Black police photo: The truth, in black and white

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The Independent Online

The strange case of a 94-year-old photograph some people said showed Britain's first black policeman may have been an accident, and he may have been white.

The original photograph of a crowd at a fire brigade demonstration in Chislehurst, Kent, in 1910 has puzzled historians, because it appears to show a black policeman more than 50 years before the first black man joined.

But, in a second image of the same scene, uncovered by Roy Hopper, of the Chislehurst Society, the man looks more Caucasian. Mr Hopper, a retired librarian, believes that the case of mistaken identity is down to a "photographic accident" caused by the slow shutter speeds and rudimentary equipment.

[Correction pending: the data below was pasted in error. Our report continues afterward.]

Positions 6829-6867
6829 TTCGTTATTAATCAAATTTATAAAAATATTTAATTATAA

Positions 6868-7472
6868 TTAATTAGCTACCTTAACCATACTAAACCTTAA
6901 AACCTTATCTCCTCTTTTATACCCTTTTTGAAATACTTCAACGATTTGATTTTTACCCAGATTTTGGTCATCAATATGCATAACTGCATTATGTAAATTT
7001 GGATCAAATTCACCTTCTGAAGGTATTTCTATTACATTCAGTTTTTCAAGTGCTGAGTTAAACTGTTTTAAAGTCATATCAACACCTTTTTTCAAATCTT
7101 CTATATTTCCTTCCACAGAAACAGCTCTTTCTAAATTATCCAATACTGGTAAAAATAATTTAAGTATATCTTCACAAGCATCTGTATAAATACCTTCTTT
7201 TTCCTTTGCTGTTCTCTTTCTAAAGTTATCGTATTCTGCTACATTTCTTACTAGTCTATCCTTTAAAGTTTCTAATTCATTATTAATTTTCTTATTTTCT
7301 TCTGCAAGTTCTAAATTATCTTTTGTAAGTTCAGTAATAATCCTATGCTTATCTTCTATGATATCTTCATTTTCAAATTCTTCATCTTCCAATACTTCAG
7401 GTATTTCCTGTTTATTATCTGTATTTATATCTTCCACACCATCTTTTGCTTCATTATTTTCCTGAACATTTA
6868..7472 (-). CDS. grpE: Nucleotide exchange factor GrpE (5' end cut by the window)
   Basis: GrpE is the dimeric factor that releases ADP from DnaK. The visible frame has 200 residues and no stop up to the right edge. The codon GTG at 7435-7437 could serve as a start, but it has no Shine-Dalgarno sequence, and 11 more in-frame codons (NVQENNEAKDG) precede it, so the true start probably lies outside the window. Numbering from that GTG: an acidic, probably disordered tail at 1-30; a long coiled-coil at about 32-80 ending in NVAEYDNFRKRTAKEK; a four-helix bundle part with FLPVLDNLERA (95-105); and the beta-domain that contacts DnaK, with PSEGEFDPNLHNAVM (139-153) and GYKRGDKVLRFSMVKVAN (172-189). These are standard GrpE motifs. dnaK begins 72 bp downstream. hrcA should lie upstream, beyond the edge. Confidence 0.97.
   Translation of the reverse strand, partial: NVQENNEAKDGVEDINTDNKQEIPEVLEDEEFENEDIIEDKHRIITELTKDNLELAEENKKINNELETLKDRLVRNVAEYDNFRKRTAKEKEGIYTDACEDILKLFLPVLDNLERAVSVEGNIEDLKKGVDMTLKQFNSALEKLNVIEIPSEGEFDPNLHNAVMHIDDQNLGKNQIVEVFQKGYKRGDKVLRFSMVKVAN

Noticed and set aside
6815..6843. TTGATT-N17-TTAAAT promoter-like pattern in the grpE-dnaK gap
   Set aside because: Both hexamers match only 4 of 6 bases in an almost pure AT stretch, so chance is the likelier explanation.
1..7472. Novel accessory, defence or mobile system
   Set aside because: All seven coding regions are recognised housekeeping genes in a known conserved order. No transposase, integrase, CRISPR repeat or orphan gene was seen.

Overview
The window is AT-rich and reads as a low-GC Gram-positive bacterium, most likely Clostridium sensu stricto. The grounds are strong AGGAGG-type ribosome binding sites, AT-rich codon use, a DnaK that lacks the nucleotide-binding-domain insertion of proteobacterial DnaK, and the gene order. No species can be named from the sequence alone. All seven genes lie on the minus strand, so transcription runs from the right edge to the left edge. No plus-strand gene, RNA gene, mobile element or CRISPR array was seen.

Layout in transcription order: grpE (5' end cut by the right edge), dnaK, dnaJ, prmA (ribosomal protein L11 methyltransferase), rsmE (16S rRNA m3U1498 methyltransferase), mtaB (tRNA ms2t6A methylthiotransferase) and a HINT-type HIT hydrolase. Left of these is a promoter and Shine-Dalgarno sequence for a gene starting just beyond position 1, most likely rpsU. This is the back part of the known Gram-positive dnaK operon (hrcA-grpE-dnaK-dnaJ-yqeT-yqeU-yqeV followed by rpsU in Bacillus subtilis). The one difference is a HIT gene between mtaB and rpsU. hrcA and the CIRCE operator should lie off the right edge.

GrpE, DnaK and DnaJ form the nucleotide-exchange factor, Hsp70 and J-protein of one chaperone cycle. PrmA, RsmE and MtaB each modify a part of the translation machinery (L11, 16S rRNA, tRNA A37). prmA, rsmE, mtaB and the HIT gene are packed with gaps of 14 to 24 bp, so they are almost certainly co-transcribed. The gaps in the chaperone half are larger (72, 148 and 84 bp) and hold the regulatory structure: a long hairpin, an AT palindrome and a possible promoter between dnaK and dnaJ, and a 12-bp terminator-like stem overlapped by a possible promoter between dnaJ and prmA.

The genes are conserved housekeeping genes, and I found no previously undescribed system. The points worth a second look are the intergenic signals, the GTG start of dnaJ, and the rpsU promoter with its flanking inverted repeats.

He said: ""I would be the first to cheer if it turned out to be a black policeman but I think it is one of those photographic accidents."

The first black policemen in Britain is believed to have been Astley Lloyd Blair, who joined the Gloucestershire force in 1964. In 1967, the Met had its first black recruit Norwell Roberts, who was awarded the Queen's Police Medal in 1996.

The Met's Black Police Association believes a mixed-race officer served in the Carlisle area in the 19th century. They were also contacted by relatives of two men said to have served in south London a century ago.